New mayor feels buoyant, not blue
By ERNEST HOOPER
Published July 13, 2007
Financial planner George May didn't win this year's honorary Brandon mayor's race on his own.
He had the help of alter ego Elwood Blues.
May crafted a number of his fundraisers around the Brandon Blues Brothers act he shares with Mike Meegan. The effort resulted in May's raising $22,000 for charity to earn his new title.
Over lunch at Jesse's Restaurant, we talked about Elwood, May's involvement with the Greater Brandon Chamber of Commerce and why he devotes so much time to the community.
Pull up a chair and join us.
ERNEST: What prompted you to run for mayor?
MAY: I thought about it years ago and just really got too involved in the chamber to try to do two things at once. I had goals I wanted to accomplish at the chamber. I ended up on the board for seven years and ended up being the chairman (2005-06). It was a very busy year. We went into the new building, got $2.5-million for (a growth management) study, accomplished a lot of things. Once I finished as chairman, I wanted a breather and I thought it was as good a time as any to throw my hat into the ring.
How much did the Blues Brothers act help your winning effort?
It helped, but it was a lot of work. As Mike and I tell people, we're entertainers. We're not real singers. You've got to understand the difference. Our stature fits (the Blues Brothers act). Mike is short and I'm tall. I'll leave it at that.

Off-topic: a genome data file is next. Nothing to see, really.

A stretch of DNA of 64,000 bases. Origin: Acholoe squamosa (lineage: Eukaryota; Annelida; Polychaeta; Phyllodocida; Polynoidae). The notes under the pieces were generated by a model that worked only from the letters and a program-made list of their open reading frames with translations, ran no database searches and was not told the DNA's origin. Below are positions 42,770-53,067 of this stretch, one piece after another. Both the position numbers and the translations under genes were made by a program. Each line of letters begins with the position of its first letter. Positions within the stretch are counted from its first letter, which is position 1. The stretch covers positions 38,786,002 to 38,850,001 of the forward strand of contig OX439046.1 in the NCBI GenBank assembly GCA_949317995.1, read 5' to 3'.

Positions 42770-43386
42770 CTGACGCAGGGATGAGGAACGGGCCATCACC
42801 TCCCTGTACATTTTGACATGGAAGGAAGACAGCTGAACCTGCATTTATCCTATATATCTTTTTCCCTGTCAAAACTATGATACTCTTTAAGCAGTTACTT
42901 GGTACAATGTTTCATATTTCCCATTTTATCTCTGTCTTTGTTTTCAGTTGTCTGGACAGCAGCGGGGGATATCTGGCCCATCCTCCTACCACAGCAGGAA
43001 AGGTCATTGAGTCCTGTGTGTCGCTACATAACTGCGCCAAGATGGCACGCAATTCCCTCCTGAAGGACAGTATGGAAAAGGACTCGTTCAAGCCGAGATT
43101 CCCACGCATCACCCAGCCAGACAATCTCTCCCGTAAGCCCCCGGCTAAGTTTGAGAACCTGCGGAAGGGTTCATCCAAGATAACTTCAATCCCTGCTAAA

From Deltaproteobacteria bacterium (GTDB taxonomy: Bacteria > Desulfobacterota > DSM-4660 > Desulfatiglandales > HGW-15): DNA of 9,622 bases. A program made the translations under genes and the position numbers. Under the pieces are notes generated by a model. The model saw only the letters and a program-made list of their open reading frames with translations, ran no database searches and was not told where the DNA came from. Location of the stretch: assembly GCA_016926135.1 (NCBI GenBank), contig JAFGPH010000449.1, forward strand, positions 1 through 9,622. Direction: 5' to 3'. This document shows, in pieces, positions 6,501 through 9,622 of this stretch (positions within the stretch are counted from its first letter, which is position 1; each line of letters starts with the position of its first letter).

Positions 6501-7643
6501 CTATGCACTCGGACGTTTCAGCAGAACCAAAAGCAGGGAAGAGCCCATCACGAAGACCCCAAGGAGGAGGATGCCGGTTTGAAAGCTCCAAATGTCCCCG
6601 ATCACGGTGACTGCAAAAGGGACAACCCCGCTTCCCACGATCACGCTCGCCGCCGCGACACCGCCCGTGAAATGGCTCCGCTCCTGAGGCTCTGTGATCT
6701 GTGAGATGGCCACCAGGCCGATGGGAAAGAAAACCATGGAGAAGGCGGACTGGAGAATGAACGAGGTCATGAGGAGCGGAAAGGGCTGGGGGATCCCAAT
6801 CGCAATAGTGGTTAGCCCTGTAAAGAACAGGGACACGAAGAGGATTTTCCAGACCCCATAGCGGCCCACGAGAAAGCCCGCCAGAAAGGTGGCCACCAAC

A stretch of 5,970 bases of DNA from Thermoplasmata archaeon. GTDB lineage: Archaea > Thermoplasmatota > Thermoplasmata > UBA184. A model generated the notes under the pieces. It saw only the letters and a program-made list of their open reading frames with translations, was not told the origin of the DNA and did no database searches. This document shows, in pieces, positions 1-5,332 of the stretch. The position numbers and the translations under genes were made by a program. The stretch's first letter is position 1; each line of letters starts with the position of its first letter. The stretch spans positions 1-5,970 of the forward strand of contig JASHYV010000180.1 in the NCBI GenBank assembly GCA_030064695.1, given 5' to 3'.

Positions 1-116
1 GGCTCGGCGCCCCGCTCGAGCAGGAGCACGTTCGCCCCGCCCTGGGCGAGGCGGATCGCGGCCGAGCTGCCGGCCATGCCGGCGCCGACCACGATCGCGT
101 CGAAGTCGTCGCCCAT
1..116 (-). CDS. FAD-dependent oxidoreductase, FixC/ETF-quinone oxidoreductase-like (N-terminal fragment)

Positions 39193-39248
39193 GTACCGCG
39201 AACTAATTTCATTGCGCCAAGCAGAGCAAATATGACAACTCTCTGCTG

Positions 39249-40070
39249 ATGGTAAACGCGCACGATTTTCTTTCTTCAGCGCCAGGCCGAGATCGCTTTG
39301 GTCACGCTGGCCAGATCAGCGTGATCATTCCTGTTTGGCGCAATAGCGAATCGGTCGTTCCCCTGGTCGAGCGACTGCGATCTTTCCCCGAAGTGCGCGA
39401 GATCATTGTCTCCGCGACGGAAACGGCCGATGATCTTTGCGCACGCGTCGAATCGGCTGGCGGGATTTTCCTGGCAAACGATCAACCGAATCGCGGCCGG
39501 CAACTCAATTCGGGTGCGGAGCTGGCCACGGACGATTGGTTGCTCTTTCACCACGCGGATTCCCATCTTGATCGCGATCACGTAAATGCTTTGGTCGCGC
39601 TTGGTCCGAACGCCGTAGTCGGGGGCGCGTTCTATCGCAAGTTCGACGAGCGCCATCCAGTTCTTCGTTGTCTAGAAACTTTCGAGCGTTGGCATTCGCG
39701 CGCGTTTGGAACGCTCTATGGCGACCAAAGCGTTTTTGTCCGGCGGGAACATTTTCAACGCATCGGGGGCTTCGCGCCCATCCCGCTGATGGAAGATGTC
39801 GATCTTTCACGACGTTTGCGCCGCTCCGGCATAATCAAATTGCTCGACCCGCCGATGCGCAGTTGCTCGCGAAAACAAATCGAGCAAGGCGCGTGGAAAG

How did you guys start that?
That actually started four years ago at Brandon Idol. Mike and I became good friends through the chamber, and he became a client. I said, "I've been thinking about this. Are you interested in doing this?" He said, "Shoot, yeah." It worked out perfectly.
So as mayor, can you do something about the traffic on State Road 60?
I wish I could. It is so unbelievable, the traffic. I was on the overlay district to help improve the business signs on State Road 60. I was on that committee three different times before we got something done.
The smaller signs make it look a lot better.
I'll admit I'm very surprised we're seeing as much change as quickly as we have.
Why do you devote so much time to helping the community?
An aspect of my faith is serving, and it just kind of fell into place with the people I met and the role models I saw out here. I believe you should give back to the community whether you're having success or not. I believe giving blesses you. This is our community, and if we don't make it better, who will? I'm not one of those who likes to gripe about something and not do something about it.
Do you think we need more newcomers to get involved?
Absolutely. And even the ones who've been here need to get more involved. Not only the (newcomers), but the existing people need to get involved. The huge advantage of that is we won't burn out the ones who are having to do (most of the work).
Do you have any interest in actually running for public office?
Nope. I'm just so disillusioned and dissatisfied with the process. In this day and time, the campaign manager is more concerned about smearing the opponent rather than running on a platform. The way my father raised me is that your reputation is the most valuable asset you have. If I make a mistake, I'll pay the price for it. But for someone else to smear my name? You don't have the right to do that. Plus, I feel like I can do a lot of good in this community without having to run for office.
DESSERT: A postscript from Ernest
A native of Mobile, Ala., May was drawn to Brandon in 1992 because it reminded him of his hometown and he had joined Bell Shoals Baptist Church. May is something of a showman, but his toughest role came in a church production when he had to portray a Roman soldier in Bell Shoals' annual Passion play.